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Why You Should DOUBLE Your Employees' Salaries

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In a world with a poor economy and uncertain economic outlook, the knee-jerk reaction of most entrepreneurs and business managers is to layoff employees and thus reduce labor costs.

While I agree that reducing labor costs is key, you can oftentimes do this by increasing the amount you pay your employees.

Take the case of The Container Store. This Texas-based company has a unique HR strategy. That is, they have just one employee for every three that their competitors have. But, they pay their employees double the industry average and spend 160 hours training them.

The result is that their employees are better trained and happier, and thus provide superior service at a 33% overall lower cost than competitors.

Interestingly, when The Container Store opened in New York City, it had 100 times more applications than available positions. With numbers like that, they are able to hire the best of the best each time.

Similarly, Harry Seifert, CEO of Winter Garden Salads gives employees bonuses just before Memorial Day, when demand for its products peak. The bonuses boost morale and cause the company's productivity to jump 50% during the busy period.

Paying employees more to improve performance and boost company-wide profits is a historically proven tactic. In fact, back in 1913, Henry Ford doubled employee wages from $2.50 to $5.00 per day. The move boosted employee morale and productivity and caused thousands of potential new workers to move to Detroit.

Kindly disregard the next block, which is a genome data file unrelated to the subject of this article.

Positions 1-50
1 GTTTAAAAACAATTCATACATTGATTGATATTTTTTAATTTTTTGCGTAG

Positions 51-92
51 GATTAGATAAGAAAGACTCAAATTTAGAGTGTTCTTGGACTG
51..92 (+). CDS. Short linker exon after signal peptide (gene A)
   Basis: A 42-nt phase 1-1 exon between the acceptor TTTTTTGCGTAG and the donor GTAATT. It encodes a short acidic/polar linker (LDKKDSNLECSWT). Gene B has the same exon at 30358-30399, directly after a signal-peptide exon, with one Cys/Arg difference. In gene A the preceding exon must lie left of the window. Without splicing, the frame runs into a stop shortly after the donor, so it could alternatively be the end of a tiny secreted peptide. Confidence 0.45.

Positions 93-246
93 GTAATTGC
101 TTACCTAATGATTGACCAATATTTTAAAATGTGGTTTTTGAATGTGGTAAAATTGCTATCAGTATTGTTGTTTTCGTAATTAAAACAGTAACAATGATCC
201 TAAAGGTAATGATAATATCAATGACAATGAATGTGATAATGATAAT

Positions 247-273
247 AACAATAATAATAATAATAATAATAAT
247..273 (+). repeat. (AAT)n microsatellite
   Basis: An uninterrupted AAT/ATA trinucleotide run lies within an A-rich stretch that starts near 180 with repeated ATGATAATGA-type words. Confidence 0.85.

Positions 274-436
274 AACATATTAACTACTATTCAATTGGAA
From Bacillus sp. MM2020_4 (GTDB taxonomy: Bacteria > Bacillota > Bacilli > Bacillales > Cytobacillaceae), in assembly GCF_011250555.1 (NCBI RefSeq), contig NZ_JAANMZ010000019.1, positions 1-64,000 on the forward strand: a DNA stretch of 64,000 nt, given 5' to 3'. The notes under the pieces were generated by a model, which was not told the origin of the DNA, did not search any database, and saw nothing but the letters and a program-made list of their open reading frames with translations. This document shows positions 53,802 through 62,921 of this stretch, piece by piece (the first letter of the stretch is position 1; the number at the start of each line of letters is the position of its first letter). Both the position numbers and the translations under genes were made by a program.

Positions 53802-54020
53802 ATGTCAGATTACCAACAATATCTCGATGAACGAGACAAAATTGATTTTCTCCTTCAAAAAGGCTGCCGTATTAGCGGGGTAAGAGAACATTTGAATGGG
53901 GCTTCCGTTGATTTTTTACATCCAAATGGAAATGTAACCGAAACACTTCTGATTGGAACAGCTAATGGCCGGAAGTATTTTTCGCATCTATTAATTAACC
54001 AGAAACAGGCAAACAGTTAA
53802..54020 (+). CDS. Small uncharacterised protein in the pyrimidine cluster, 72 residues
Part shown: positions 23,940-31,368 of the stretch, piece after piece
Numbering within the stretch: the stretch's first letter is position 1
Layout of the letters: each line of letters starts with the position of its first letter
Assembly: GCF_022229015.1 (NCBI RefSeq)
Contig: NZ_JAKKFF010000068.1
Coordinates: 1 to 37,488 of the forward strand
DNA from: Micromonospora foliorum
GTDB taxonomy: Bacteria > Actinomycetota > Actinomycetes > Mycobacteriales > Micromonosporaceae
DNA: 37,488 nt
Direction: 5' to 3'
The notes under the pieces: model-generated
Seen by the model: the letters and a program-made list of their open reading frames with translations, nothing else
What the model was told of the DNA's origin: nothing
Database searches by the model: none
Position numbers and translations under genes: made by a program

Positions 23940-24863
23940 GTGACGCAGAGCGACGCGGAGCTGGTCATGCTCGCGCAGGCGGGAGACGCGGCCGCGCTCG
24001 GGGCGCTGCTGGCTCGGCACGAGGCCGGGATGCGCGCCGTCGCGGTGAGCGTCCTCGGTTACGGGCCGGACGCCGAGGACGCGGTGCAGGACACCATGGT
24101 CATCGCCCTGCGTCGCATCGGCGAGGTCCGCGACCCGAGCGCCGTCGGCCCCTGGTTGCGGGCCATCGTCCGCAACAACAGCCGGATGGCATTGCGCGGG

A final key point to note is that laying off employees is often a bad strategy. While it will save you money in the short-term, in the long-term, hiring new employees and training them is much more expensive than the cost of keeping the employees that you laid off.

Rather, a strategy that you should consider is to ask (or require) employees to take pay cuts and/or offer employees company stock in lieu of a portion of their cash compensation.

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ross says

I agree in part with your idea. It does make sense in some cases to pay a premium for increase quality and improved retention. However, that premium needs to be balanced with the expected return -- as in the container store that pays 2x for 3x productivity -- a good return. Ford was a bit more complex. In part his strategy was to pay them enough that they could afford to buy his cars -- and he shifted the wage curve up as other employers had to raise their pay -- creating more people who could buy his vehicles. I do agree that with employees, as with customers, it is more profitable to keep the ones you have than to get new ones and get them up to speed -- so finding ways to keep them engaged and happy is critical. That said, I don't agree with the headline. Doubling wages is a bad idea unless you are prepared to clean house -- if you someone worth $20 an hour and pay them $40 they won't suddenly become a $40 an hour worker -- you need to change people out. While wage increases can have a positive short-term impact, it quickly loses its impact as it becomes a new baseline / just an expectation.
Posted at 5:55 pm
arnab guha says

Its a good thought......can be implemented...
Posted at 10:24 am

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